So what’s the half true part? Well, obesity is certainly a driver of many modern illnesses, and obesity is caused by (in no small part) nutritional choices. The authors cite statistics on the ravages of heart disease, high blood pressure, and diabetes on the U.S. population which are all quite true. (How this supports the “deficiency” argument is somewhat lost on me – because it would seem more logical that a possible excess of nutrients could be the “one true cause” of a lot of these diseases, but I digress).
There are real nutritional deficiencies that cause medical problems, such as iron-deficiency anemia, neural tube defects related to folic acid deficiency, vitamin D deficiency and rickets, and osteoporosis contributed to by low calcium levels. These conditions underscore the importance of healthy eating habits, but do not support the idea that the entire population is deficient in these nutrients. In fact, a large population study analyzed by the CDC, suggests that most Americans are not deficient in any major nutrient even with their current sub-optimal and obesogenic eating habits.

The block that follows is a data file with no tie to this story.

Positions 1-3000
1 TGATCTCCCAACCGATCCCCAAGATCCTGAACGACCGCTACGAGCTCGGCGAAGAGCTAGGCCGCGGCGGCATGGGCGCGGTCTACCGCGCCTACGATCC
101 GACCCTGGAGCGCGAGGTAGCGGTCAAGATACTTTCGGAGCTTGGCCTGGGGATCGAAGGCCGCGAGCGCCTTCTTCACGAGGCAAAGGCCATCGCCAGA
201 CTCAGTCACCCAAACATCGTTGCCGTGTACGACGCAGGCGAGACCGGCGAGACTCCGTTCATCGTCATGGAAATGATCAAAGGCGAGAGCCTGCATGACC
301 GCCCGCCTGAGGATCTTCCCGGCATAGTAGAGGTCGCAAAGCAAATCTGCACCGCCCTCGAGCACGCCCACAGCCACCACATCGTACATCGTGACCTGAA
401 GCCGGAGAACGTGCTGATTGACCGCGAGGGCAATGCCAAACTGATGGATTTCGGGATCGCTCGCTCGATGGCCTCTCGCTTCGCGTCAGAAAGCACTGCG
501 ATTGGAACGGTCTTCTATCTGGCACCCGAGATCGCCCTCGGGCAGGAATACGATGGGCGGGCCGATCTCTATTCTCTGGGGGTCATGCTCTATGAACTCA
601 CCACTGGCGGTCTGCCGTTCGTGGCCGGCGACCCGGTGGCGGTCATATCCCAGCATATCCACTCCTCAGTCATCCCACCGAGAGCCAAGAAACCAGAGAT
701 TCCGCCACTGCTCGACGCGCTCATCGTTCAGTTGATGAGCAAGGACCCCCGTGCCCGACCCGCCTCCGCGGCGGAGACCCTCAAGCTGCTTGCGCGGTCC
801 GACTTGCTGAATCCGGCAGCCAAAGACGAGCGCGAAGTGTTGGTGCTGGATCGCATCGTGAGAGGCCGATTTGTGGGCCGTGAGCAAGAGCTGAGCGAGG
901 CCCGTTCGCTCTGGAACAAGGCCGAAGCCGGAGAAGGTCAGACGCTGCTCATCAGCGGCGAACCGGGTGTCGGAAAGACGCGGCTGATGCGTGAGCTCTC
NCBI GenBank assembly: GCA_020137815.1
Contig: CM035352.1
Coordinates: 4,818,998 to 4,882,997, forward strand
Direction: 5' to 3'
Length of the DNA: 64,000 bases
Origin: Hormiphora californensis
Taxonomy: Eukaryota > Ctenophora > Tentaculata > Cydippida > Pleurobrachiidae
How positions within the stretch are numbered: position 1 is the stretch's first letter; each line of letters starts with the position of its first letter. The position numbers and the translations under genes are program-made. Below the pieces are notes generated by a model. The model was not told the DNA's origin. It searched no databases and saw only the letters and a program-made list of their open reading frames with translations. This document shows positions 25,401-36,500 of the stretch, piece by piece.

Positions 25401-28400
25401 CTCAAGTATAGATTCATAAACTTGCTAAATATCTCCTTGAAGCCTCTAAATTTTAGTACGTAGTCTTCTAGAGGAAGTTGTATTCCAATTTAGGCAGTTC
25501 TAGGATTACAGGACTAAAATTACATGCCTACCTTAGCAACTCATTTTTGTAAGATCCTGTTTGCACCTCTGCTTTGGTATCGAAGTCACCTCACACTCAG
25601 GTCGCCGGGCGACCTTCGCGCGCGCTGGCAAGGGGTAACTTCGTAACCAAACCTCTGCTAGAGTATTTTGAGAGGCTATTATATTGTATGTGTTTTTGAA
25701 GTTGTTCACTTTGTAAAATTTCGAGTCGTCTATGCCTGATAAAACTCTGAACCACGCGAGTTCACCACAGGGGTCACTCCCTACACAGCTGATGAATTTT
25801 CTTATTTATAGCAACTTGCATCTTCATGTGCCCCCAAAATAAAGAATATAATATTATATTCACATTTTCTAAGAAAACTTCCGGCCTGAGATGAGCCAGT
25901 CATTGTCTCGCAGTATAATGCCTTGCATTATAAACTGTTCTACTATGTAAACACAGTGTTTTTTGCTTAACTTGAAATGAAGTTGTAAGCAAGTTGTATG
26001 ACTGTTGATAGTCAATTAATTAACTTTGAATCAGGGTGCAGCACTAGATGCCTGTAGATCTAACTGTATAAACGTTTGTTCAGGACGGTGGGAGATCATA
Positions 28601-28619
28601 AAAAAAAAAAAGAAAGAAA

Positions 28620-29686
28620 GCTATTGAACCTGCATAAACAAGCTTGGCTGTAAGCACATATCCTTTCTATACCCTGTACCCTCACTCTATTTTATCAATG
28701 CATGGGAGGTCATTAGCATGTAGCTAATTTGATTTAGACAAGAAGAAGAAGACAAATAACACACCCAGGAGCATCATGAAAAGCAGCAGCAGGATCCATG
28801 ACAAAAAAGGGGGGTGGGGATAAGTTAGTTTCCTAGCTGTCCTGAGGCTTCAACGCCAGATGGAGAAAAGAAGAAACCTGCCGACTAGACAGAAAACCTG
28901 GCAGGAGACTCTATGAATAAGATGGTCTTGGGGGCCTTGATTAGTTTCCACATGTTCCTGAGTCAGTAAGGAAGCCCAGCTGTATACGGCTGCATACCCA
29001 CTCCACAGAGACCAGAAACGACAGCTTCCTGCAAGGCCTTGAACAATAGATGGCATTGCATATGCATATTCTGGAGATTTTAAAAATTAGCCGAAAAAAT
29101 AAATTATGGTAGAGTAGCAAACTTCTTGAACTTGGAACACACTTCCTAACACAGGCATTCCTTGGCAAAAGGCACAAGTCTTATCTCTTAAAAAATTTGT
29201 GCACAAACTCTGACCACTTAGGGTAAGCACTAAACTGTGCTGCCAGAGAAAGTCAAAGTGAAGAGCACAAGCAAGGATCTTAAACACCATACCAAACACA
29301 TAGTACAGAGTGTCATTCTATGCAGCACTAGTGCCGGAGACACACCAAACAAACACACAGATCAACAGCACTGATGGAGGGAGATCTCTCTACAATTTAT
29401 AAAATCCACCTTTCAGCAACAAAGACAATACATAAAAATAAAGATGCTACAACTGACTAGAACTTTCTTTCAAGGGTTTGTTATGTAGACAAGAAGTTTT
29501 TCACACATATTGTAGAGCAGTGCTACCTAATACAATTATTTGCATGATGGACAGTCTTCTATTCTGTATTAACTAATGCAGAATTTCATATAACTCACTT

In general, fair-minded individuals will find Eat To Save Your Life to be yet another example of a half-true, hysteria-peddling, micro-nutrient-obsessed diet advice book. Ironically, the book’s title itself states the opposite of what we really need to be doing to reduce obesity-related diseases: stop eating (so much) to save our lives.
This book may be purchased (against my medical advice) at Amazon.com.
This post originally appeared at the Science Based Medicine blog.